You cannot tell people to be motivated, but you can create the conditions in which each team member can discover their intrinsic motivation. Think about when you have felt most motivated, and re-create those conditions for your team. The four things to look for are:

  • Purpose: does each team member have a clear sense of purpose which means something to them? This goes beyond team goals and is about personal purpose: making a difference, building skills, gaining promotion and doing more interesting work.

  • Autonomy: professionals work best when trusted, not when they are micro-managed. Learn to trust your team. Delegate even the toughest tasks.

  • Mastery: it is hard to feel motivated when you do not have the skills to do the job. Help your team learn and grow – be their coach and see them flourish.

  • Supportive relationships, which are hard to sustain outside the office when working from home. This makes your role as a coach, not just a boss, vital to each of your team members.

3. From certainty to ambiguity

We are living in a VUCA world: Volatile, Uncertain, Complex and Ambiguous. That is wonderful news. If leadership was routine, you could be replaced by an algorithm.

In the gig economy, many bosses have been replaced by algorithms, which turn out to be much like 19th-century tyrants demanding ever-greater efficiency.

In the past, the job of a manager was to pass orders down the hierarchy and pass information up the hierarchy. That is history. You are no longer just a cog in a machine. You have to make things happen, take initiative, deal with conflict and crises, create new opportunities.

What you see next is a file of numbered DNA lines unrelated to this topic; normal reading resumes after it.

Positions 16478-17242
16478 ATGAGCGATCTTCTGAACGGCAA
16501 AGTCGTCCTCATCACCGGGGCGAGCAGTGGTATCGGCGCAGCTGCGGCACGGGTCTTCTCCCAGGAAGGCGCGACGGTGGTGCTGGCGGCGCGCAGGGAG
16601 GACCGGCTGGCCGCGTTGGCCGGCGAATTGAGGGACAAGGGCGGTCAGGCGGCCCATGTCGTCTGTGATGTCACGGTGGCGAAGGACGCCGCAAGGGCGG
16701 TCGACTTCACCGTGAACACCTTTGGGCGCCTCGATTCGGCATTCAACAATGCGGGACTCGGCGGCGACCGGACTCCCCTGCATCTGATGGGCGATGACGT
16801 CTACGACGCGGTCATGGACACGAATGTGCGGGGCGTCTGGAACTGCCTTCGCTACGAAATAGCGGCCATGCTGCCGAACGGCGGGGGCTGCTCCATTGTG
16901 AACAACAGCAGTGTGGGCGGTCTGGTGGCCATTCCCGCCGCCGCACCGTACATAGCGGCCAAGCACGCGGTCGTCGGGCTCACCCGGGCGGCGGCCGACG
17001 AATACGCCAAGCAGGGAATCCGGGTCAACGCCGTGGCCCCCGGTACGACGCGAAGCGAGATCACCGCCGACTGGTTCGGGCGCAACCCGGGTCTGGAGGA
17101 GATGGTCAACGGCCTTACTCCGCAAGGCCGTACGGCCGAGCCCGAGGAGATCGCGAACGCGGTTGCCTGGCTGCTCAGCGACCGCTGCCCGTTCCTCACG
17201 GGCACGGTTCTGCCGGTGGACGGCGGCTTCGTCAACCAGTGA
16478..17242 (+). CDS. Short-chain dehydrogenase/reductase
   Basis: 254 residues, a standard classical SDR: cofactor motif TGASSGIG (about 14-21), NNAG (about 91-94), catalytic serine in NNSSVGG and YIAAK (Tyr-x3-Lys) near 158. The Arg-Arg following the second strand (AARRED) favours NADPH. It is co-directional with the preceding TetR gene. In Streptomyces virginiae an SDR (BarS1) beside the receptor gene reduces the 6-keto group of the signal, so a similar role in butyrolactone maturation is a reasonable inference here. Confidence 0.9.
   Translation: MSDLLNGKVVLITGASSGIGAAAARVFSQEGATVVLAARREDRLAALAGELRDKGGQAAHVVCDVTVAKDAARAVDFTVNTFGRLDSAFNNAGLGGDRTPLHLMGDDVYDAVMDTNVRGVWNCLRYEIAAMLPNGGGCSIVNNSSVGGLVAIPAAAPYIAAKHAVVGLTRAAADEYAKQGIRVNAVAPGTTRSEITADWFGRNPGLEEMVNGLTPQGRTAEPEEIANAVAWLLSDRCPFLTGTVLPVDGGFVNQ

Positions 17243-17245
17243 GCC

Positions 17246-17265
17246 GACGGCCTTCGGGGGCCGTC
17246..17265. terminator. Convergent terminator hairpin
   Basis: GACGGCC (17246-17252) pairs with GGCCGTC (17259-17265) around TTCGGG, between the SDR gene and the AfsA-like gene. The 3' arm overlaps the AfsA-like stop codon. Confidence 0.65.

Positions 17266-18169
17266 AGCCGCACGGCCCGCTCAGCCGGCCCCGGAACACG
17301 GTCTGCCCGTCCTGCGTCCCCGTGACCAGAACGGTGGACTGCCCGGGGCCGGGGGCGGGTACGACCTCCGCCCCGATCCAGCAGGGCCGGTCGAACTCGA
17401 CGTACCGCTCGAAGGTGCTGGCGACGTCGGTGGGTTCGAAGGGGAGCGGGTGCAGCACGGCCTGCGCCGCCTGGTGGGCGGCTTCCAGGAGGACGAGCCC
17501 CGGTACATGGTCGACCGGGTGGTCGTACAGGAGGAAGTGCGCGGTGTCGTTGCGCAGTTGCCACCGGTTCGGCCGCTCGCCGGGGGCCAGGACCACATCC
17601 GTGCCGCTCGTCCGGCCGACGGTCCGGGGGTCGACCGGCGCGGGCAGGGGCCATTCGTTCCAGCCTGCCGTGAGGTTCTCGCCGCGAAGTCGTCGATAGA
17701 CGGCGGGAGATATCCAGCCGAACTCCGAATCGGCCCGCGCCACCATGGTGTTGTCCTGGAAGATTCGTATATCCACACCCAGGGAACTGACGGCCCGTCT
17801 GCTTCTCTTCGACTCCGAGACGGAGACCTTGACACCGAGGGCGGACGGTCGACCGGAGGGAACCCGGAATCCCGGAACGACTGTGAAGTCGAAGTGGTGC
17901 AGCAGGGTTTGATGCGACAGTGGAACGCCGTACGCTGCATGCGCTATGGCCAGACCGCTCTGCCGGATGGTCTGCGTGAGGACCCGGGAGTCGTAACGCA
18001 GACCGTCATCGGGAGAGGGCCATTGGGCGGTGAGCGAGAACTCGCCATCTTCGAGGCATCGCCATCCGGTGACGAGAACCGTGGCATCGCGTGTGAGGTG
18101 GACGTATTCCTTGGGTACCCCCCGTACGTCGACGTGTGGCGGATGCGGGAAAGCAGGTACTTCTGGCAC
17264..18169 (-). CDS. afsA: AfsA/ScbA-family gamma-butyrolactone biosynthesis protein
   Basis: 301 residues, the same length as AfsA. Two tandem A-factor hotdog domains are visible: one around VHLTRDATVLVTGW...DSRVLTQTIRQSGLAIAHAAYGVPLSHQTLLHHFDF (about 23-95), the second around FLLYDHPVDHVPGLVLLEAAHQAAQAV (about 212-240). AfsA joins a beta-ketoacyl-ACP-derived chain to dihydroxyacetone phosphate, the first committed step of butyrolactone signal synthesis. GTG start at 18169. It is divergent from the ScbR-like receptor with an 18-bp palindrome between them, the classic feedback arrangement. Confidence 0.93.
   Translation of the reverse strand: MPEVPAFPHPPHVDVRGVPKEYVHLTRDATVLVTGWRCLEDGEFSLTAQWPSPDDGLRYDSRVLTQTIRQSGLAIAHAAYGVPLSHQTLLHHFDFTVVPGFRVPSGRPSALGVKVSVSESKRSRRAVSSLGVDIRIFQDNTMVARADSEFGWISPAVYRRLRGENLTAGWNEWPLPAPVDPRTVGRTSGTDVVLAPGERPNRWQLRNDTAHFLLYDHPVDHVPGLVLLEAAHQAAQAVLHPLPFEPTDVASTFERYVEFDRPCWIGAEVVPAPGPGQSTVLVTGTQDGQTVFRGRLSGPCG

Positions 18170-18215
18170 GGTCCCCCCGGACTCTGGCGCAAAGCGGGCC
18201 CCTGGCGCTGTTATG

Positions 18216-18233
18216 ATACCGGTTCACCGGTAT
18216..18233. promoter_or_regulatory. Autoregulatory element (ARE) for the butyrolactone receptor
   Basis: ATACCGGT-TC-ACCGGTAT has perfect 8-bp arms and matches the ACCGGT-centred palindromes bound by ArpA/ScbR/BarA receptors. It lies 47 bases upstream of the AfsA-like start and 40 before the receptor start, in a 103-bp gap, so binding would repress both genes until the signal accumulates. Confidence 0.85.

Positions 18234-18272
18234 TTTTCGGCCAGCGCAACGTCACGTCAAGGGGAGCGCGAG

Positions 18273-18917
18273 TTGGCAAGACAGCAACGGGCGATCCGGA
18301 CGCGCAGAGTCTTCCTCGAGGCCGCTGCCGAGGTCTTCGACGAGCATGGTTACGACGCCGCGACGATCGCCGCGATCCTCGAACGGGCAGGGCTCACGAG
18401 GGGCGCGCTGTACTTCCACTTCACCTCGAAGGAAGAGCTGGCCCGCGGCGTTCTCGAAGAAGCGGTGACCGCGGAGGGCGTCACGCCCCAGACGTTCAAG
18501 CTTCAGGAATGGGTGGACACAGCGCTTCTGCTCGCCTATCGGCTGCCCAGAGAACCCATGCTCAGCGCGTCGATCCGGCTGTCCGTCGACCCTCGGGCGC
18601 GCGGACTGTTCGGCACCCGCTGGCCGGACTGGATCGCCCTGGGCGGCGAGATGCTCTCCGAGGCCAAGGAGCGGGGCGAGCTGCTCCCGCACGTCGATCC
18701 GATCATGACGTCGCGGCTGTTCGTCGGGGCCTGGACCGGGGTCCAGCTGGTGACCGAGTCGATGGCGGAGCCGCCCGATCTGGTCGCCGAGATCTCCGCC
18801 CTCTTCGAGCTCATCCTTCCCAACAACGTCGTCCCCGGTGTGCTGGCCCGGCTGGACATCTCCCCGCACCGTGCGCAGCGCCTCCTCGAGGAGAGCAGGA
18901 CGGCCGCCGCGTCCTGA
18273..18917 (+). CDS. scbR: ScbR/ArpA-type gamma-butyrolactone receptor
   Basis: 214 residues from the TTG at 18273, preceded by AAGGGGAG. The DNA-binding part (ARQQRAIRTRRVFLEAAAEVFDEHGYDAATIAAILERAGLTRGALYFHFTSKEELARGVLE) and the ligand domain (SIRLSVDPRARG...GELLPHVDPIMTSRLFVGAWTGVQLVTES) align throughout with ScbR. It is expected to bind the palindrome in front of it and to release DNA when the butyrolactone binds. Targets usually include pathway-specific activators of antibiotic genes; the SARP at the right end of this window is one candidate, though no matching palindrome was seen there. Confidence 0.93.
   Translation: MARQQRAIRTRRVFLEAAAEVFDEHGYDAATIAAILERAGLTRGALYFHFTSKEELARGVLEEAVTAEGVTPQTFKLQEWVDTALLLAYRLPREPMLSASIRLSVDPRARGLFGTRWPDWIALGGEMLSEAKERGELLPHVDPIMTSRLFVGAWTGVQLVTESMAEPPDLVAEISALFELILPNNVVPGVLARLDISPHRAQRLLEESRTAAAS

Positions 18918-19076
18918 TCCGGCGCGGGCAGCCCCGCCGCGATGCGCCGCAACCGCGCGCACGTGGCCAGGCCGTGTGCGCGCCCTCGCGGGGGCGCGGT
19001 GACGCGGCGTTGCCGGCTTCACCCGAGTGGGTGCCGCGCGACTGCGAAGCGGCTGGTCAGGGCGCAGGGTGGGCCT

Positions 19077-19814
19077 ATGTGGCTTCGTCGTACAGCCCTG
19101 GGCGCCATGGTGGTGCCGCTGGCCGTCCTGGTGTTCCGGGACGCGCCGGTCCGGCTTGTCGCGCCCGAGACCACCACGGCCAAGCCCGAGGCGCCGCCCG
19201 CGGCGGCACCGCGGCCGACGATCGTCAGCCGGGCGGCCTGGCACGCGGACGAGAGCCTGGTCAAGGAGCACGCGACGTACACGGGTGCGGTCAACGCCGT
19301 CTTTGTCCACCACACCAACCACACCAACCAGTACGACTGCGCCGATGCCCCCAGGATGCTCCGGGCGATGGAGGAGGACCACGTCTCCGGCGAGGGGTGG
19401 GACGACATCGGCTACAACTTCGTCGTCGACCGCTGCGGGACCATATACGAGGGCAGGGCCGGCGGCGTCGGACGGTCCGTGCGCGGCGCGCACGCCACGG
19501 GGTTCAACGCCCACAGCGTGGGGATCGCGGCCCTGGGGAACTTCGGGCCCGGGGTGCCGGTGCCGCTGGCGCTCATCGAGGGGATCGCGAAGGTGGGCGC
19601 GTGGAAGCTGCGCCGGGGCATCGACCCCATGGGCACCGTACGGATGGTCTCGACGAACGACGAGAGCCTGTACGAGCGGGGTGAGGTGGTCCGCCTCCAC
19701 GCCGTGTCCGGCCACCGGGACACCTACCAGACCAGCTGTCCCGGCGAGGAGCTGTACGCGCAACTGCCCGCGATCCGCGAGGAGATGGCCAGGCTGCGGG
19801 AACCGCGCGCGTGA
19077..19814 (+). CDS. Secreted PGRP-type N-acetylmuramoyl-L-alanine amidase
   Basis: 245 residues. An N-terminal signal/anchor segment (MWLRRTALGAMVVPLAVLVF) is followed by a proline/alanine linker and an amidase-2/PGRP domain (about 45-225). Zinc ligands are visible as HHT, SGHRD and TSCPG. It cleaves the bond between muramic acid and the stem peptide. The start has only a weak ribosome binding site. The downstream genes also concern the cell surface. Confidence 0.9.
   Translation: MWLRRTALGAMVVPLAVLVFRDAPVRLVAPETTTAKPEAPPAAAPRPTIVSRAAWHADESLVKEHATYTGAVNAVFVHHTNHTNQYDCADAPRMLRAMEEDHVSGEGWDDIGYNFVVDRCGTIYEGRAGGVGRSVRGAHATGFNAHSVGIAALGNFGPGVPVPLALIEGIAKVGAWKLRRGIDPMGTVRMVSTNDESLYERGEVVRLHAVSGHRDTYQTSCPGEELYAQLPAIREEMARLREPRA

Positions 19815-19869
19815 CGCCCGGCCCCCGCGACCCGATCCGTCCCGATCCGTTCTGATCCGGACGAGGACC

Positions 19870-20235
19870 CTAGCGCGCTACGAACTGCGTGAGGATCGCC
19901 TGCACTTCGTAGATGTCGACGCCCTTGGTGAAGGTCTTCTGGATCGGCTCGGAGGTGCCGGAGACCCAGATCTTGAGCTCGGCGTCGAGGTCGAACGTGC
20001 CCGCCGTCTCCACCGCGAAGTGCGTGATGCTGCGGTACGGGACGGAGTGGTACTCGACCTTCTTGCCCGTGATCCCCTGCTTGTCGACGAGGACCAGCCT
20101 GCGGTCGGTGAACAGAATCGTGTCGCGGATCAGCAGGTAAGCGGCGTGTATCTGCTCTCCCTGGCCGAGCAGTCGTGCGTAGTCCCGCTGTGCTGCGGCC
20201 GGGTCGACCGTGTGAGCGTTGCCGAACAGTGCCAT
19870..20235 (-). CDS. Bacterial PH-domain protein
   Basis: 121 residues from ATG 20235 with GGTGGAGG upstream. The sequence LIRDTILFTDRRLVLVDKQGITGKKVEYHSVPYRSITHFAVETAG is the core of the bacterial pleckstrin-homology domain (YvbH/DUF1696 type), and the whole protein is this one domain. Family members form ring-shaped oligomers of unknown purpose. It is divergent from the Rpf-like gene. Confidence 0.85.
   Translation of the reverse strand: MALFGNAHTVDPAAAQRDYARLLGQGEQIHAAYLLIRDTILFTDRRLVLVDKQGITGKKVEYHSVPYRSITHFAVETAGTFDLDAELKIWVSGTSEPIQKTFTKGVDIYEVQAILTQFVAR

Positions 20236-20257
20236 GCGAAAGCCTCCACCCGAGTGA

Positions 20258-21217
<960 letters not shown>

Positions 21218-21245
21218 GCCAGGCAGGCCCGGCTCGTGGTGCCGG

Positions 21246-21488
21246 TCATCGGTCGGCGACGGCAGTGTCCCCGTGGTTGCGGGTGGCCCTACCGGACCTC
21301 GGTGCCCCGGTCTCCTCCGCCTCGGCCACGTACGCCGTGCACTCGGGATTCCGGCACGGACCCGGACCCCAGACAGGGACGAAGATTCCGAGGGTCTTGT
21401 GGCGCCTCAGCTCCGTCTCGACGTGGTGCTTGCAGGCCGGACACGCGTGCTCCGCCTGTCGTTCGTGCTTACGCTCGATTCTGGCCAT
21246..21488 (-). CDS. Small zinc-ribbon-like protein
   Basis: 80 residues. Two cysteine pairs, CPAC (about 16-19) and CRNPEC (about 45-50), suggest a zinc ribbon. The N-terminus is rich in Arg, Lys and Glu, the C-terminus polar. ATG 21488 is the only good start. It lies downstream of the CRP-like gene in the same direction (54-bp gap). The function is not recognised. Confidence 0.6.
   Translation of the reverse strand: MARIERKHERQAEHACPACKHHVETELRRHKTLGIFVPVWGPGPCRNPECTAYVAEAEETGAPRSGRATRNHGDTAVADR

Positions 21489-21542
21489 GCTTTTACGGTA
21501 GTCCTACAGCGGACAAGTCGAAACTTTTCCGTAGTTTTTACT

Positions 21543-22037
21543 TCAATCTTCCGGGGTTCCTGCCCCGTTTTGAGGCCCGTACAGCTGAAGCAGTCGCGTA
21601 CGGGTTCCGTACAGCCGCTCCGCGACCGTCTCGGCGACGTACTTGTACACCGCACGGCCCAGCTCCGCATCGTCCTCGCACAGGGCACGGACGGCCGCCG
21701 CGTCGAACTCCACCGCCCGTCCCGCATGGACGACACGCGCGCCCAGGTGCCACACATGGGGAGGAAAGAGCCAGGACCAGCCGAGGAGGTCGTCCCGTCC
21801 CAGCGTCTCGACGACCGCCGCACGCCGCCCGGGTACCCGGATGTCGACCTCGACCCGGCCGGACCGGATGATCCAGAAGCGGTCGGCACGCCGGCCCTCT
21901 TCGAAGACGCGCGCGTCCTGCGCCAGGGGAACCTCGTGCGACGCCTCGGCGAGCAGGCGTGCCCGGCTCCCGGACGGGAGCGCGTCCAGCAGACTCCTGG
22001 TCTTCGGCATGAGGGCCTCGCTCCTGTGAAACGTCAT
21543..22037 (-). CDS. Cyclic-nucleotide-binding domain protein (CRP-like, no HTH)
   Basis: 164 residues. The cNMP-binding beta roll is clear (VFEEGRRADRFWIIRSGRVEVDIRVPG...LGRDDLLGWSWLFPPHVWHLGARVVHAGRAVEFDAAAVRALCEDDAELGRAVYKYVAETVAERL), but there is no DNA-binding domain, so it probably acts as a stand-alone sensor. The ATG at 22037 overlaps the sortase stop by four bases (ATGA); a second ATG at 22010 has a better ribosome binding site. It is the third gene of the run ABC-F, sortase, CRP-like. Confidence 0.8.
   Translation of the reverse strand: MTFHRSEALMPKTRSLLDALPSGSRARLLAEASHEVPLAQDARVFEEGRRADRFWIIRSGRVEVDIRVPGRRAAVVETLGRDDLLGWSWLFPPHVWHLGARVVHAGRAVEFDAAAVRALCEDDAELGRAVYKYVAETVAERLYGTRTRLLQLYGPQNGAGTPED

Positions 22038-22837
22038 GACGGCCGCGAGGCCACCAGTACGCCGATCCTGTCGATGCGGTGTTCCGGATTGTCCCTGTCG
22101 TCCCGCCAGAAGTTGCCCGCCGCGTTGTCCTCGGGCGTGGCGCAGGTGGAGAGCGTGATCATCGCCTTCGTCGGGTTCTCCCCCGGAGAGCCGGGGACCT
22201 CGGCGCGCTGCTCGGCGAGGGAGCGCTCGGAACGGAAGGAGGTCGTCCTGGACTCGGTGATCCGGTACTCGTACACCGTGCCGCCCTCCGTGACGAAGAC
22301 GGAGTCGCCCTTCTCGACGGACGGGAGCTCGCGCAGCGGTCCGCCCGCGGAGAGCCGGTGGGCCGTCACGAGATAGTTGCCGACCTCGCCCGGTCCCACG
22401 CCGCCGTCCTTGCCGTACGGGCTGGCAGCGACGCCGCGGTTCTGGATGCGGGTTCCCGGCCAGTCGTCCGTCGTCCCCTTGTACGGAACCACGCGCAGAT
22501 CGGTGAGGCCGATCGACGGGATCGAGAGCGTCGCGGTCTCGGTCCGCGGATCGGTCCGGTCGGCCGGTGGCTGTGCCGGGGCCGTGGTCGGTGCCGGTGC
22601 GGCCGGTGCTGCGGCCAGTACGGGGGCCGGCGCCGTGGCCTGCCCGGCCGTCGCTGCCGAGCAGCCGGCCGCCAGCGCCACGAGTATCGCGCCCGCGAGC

It is a role AI cannot cope with. Leaders step up to these challenges, followers step back. Make your choice about how you want to deal with this new world.

4. From what and how to who and why

In the command and control world, you had to tell people what to do and how to do it: you were the brains and they were the hands. But professionals are not just hands: they may be as smart as you are. You need to gain their commitment, not just their compliance with any project or programme.

They need to have ownership. This makes decision making much harder. The old days of “tell and sell” no longer work. You have to involve your team in the decision-making process. If you involve them properly, you may come up with a different and better decision.

By involving your team early, they gain ownership of the decision and will be committed to making it work. They will also understand all the trade-offs; they will know how to act in difficult decisions because they will understand the “why” as well as the “what” and the “how”. This may be slower decision making, but it leads to far quicker and better implementation.

5. From boss to coach

In the old days, the boss was a brain on sticks who solved all the toughest challenges of the team. The boss would only delegate routine rubbish. But that meant that the team could never learn and grow.

Instead, learn to trust your team. Delegate the tough stuff. This carries the risk that they may come back with a better solution and a more ambitious goal. If they try delegating up to you, kick it back to them – be their coach and help them discover the solution. If it is their solution, they will own it and be committed to making it happen. If it is your solution, they will be happy to show how you messed up with a lousy decision.

If all these changes sound like hard work, that is because they are hard work. The leadership bar keeps on rising. But this is good news. It is freeing up leaders from routine work; it lets you focus on the more challenging and rewarding aspects of leadership. Welcome to the future.